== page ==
Never Let Me Go (1953) 1080p

Movie Poster
Never Let Me Go (1953) 1080p - Movie Poster
Genres:
Adventure | Drama
Resolution:
Size:
1.79G
Quality:
1080p
Frame Rate:
Language:
English  
Run Time:
94 min
IMDB Rating:
6.2 / 10 
MPR:
Normal
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Downloaded:
0
Seeds:
0
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0
Directors: Delmer Daves [Director] ,


Movie Description:
Philip Sutherland is an American news writer stationed in Moscow since the war; while there he falls for a Russian ballet dancer, Marya Lamarkins, who, he finds out, learned English because she fell in love with him. They marry, only to find that the Soviet nation which gladly collaborated with the Allies against Hitler has become a paranoid police state in peacetime. Sutherland is forced to leave without Marya, but he's determined to get her back, whether it be through proper channels, or through dangerously improper ones.

Screenshots

  • Never Let Me Go (1953) 1080p - Movie Scene 1
  • Never Let Me Go (1953) 1080p - Movie Scene 2
  • Never Let Me Go (1953) 1080p - Movie Scene 1

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Reviews

cold war romance

Clark Gable and Gene Tierney are teamed in "Never Let Me Go," a 1953 film. An American news writer, Philip Sutherland, (Gable) falls in love with a beautiful ballerina Marya, (Tierney), but she isn't allowed to leave Russia with him, despite being given an exit visa. A desperate Gable devises a plan to smuggle her out. British star Kenneth More plays a friend, Steve, who helps him, and Richard Haydn and Belita play another couple in similar circumstances.

Gable went through a tough time post-war - he returned from the service a widower, in the shadow of Rhett Butler, and well into his forties, older than many of the leading men who had gone into the service. Men his age had stayed home. Also, MGM hadn't been sitting around waiting - they had new stars. His immediate films post-war aren't memorable.

"Never Let Me Go" is a good romance, however, and a good watch. Gene Tierney is beautiful, if not very Russian, and Gable is earnest and sympathetic as a tough guy who will do anything to reunite with his wife. Thanks to some good acting, one feels invested in these characters.

You have to give it to Gable - his first credited film was in 1931, and when his last film, The Misfits, was released in 1961, he was still a huge star. Despite some so-so movies, he never lost his appeal. "Never Let Me Go" is better than a lot of films MGM gave him during this period.

Romance In The Cold War

For Never Let Me Go Clark Gable has dusted off his American correspondent role from Comrade X. In that very funny comedy, Gable was playing an American newspaperman covering the Soviet Union before World War II. He's back at his correspondent's desk in this film. However here he's deadly in earnest as a man driven by love to get his Russian bride out of the police state.

Sadly the film was dated from its release with the prominent use of newsreel footage involving Joseph Stalin. The film was released on May 1, 1953 and Stalin had died in March of 1953. The state was the same, but the personalized red bogeyman that Stalin had become was no longer there. I'm sure that must have lessened the impact for those who saw Never Let Me Go in the theater.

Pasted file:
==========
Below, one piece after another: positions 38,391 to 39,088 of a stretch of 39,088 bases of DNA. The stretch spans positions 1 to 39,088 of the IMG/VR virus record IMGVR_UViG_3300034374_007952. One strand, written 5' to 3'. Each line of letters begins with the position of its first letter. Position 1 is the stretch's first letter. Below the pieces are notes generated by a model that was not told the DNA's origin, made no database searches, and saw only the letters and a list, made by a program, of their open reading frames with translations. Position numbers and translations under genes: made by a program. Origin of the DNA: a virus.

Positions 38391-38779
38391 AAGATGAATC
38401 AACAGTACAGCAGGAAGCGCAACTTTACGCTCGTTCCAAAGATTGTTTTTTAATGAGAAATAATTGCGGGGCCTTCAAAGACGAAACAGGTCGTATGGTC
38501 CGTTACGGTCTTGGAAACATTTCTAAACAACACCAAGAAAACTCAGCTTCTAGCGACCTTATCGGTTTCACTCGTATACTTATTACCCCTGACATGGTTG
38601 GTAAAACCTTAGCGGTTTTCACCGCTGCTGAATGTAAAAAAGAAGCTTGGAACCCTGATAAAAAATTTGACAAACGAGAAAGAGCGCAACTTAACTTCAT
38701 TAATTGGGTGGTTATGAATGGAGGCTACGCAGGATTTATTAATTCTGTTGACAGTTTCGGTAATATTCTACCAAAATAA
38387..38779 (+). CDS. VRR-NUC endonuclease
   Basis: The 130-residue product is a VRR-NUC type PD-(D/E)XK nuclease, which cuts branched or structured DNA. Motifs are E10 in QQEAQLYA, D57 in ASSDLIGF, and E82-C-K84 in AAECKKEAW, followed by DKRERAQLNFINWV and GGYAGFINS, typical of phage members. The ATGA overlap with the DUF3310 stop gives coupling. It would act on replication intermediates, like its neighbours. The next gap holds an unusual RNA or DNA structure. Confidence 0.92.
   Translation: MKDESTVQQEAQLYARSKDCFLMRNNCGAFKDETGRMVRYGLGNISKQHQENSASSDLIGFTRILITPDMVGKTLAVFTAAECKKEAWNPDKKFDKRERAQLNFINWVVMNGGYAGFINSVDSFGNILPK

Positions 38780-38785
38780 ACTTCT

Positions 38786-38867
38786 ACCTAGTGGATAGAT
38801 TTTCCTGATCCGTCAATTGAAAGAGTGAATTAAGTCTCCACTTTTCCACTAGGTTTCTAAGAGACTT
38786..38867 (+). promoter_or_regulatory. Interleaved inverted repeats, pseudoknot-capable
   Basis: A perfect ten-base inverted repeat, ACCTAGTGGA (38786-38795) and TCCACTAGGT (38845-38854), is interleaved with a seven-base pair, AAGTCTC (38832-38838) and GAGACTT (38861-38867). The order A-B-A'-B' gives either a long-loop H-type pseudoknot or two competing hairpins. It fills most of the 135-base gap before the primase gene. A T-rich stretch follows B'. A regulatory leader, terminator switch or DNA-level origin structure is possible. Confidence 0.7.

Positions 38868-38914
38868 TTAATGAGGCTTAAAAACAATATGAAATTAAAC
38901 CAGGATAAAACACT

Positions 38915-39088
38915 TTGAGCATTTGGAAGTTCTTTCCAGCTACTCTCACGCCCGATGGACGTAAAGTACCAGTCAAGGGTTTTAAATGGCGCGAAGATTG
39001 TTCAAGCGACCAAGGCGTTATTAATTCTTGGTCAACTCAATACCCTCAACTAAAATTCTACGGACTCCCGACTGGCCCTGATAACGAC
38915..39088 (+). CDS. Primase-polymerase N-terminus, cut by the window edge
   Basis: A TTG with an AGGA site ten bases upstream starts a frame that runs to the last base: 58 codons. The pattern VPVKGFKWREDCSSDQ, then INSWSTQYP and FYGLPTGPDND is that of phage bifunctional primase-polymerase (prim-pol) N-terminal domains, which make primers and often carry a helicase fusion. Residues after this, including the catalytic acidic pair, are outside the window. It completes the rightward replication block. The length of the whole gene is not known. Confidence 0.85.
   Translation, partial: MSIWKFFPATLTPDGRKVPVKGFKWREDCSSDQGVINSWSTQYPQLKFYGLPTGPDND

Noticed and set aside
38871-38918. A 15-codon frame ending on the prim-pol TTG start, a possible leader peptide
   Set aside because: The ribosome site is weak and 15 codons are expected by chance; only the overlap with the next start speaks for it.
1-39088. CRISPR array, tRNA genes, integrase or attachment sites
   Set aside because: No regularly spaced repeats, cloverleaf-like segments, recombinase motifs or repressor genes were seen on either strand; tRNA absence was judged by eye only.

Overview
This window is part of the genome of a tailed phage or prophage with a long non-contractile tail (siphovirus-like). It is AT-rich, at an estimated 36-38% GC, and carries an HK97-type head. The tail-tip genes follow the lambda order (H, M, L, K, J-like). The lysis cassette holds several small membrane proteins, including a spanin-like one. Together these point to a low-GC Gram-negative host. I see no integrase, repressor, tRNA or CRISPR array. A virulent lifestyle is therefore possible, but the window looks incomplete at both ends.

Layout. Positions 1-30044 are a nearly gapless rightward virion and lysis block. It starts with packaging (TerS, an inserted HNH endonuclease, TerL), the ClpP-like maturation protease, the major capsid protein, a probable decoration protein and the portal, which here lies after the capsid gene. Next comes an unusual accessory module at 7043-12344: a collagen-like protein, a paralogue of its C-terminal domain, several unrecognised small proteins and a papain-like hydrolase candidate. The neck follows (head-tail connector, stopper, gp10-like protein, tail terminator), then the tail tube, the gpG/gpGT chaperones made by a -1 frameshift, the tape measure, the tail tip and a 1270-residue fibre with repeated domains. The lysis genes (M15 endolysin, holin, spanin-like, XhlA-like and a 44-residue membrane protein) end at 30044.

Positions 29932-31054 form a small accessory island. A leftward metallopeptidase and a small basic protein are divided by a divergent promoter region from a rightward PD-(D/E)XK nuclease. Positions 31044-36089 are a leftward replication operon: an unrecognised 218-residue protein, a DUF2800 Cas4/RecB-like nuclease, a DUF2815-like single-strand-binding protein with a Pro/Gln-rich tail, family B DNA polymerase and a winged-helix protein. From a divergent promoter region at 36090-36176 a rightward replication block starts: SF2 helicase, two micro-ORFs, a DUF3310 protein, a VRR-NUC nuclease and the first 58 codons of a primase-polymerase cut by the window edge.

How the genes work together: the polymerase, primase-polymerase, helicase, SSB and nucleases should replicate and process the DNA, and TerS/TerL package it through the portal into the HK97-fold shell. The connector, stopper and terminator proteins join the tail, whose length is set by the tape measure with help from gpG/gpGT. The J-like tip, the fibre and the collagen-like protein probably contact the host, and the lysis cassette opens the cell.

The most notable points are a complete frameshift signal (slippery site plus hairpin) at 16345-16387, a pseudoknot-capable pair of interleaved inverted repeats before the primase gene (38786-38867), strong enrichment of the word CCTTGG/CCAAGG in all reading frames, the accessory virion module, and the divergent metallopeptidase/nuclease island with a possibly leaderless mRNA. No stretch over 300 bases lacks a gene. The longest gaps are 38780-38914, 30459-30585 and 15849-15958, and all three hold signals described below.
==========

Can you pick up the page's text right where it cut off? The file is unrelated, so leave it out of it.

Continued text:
During the war Gable meets ballerina Gene Tierney and in the spirit of the wartime alliance they fall in love and get married. But when the shooting war against Hitler stops and the Cold War starts, no one tells them NYET concerning romance. The increasingly cynical tone of Gable's stories make him an undesirable in the Soviet Union, he gets deported and Tierney is left behind. The Soviets don't recognize marriage and romance with the enemy.

Clark's not going to take that lying down. With Richard Haydn, another man who married a Russian girl left behind, they hire Bernard Miles who has a seaworthy craft and plan a rescue. It's quite a plan and a last minute hitch should have told any sensible person to try another day. Of course that's not what happens, but it does render the last minute rescue somewhat silly.

Tierney and Gable make a sincere of pair of romantic lovers. Even without the personalization of Stalin, the film is an accurate reflection of the times. Russians are a mighty suspicious lot of people, before, during, and after the Soviet Union. Kenneth More has a very nice role as a television broadcaster presumably for the BBC who helps the leads with some coded messages in his broadcasts.

Gable was getting a bit old for these kind of romantic daring do roles by 1953 though. It's not one of the top films of his career or in that last decade of that fabled Gable career.

The beginning of cold war in movie before politics

This film was an oracle for (Cold war) before their accident ten years not by war or politics or satellite but by art and love upon a story of an American writer that fell in love with Russian dancer during the WWII and the Russian Authorities refused this love because of political misunderstanding between two countries.

I like this film because of romantic spirit and good ballet upon the shows of this movie upon different situations between love , thriller and suspense.

Clark Gable succeeded in this role as a lover but not as (Gone with the wind) and he made in his profile as an actor his still style as (A lover of Hollywood).

we are here in-front of American-Russian story as a root of cold war before ten years of it in the real of it.
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